County Commission passes FY 2022 budget

By EMILY SPARACINO / Staff Writer

COLUMBIANA – The Shelby County Commission approved a $69 million operating budget for the upcoming fiscal year at a Sept. 13 meeting.

The budget for Fiscal Year 2022 includes nearly $69.2 million in projected General Fund revenues and about $69.1 million in expenditures, with an ending balance of about $89,400.

The new budget reflects a nearly $3.5 million increase in General Fund revenues and a $7.3 million increase in expenditures from Fiscal Year 2021.

“We probably worked more hours than ever on the analysis of the budget to make sure that we are trying to meet as many of the demands on the budget to serve the residents of the county,” County Manager Chad Scroggins said. “We’re ready to implement this new budget, and we’re excited about the opportunities to invest back into residents.”

Scroggins said his staff worked closely with leaders from the county’s various departments, including the Shelby County Sheriff’s Office, Property Tax Commissioner’s Office and Shelby County Probate Judge’s Office, to determine future needs.

Public safety comprises a significant portion of the budget. Expenses are projected to total about $35.9 million, an increase from $33.1 million in the 2021 revised budget.

Shelby County Sheriff John Samaniego said the SCSO plans to fill eight full-time deputy positions, a process that likely will last until early 2022.

The new budget also places an emphasis on fire and emergency medical services.

“Thank you for investing in EMS,” Samaniego said to the Commission. “We have taken steps to train our personnel, but we do need to move in that direction with EMS services.”

In addition to the SCSO’s eight new positions, the budget includes a trail construction supervisor position, bringing the total for 2022 to nine new full-time employee positions.

Shelby County Chief Financial Officer Cheryl Naugher noted a 5.9-percent expense increase projected with the county’s health insurance plan of $644,407.

Also included in the budget are the county’s ongoing and new capital improvement projects:

  • Shelby 280 Center
  • Major distribution water main – replacement of existing line on U.S. 280
  • Design of MSW Cell Number 5 at Shelby County Landfill
  • Cahaba River Park – North Sector Trail Expansion and South Sector
  • Dunnavant Valley
  • Double Oak Park
  • Dunnavant Valley Greenway Phase 2 Extension
  • American Village – theater project in the Supreme Court building – Independence Hall construction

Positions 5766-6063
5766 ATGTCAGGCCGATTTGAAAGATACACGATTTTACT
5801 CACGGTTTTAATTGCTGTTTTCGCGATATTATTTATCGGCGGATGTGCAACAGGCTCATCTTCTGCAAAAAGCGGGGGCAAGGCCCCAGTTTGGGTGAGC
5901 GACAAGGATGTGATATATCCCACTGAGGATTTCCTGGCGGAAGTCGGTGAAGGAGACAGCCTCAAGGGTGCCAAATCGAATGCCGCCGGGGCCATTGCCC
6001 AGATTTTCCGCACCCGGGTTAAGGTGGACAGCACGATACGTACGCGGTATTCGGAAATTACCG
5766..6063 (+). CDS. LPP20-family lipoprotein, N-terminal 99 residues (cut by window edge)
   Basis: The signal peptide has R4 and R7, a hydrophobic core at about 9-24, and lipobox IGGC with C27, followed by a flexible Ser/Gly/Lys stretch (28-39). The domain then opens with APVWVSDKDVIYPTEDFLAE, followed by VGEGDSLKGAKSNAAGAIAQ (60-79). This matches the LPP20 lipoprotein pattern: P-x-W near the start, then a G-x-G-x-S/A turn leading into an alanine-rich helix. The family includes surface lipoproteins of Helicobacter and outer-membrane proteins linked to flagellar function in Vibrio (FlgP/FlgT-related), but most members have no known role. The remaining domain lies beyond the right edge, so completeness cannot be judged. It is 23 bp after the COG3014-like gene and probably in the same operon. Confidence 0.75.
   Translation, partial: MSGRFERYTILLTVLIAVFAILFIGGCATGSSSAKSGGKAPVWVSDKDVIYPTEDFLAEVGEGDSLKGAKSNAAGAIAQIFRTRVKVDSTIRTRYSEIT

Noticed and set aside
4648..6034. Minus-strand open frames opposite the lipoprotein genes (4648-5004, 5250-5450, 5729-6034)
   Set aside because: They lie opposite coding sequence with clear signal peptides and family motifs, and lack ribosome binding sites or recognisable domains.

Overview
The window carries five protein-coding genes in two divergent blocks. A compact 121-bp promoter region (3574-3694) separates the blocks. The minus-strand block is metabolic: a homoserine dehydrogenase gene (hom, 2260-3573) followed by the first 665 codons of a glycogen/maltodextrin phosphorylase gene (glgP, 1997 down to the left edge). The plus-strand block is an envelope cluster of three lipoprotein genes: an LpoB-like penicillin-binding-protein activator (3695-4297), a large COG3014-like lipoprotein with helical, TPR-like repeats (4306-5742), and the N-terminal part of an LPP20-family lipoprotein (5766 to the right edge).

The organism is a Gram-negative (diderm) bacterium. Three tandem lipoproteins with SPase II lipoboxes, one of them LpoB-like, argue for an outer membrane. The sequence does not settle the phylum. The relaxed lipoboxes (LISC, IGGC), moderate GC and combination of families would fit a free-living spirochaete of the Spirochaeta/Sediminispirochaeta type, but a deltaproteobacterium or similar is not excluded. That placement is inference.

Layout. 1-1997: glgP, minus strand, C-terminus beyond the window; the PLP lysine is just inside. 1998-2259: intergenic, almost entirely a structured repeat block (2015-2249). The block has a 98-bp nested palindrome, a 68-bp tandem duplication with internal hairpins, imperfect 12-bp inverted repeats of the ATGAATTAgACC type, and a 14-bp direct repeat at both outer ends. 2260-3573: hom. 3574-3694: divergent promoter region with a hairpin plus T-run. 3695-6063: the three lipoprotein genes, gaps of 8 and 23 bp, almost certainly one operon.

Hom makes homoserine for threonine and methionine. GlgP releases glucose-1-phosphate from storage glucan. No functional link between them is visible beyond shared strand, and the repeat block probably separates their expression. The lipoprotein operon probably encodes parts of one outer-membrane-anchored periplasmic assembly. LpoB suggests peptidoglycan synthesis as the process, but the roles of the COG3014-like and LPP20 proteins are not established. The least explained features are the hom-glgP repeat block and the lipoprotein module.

• Veterans Park on Alabama 119
  • University of Montevallo College of Fine Arts Facility and Performing Arts Center/Main Theater
  • Inverness Parkway Trail
  • Park capacity/improvement projects or tourism-associated projects

“We closed on some park property about a month ago, and we have started some actions to make that open to the public,” Scroggins said of the new parks, which likely will be called Dunnavant Valley Park (Mt Laurel area) and Double Oak Park (Double Oak Mountain area). “We will potentially have some back-country horse trails. It will take several months to get that developed.”

Scroggins said the county is going back to fully funding its park and recreation grants after only half-funding last year.

The application process for the park grants will start Oct. 1 and run for about 60 days.

“We want to award those by the end of this calendar year so they have nine months to implement those,” Scroggins said.

The budget includes $900,000 in projected expenses for capital projects, and nearly $19 million for the Shelby County Highway Department.

The Commission on Sept. 13 awarded a $217,650 bid for the installation of a traffic signal at the intersection of Shelby County 52 and Shelby County 93 to Stone and Sons Electrical.

The Commission also approved for the county to enter into a maintenance agreement with the Alabama Department of Transportation for the passive warning devices at the railroad crossing on Shelby County 433 near Chelsea.

Commissioner Lindsey Allison complimented Scroggins, Naugher and Chief Operating Officer Phil Burns for their extensive work on the budget.

“I have a lot of confidence in this budget, and I appreciate it,” Allison said. “In a very volatile time, we’ve taken care of the employees.”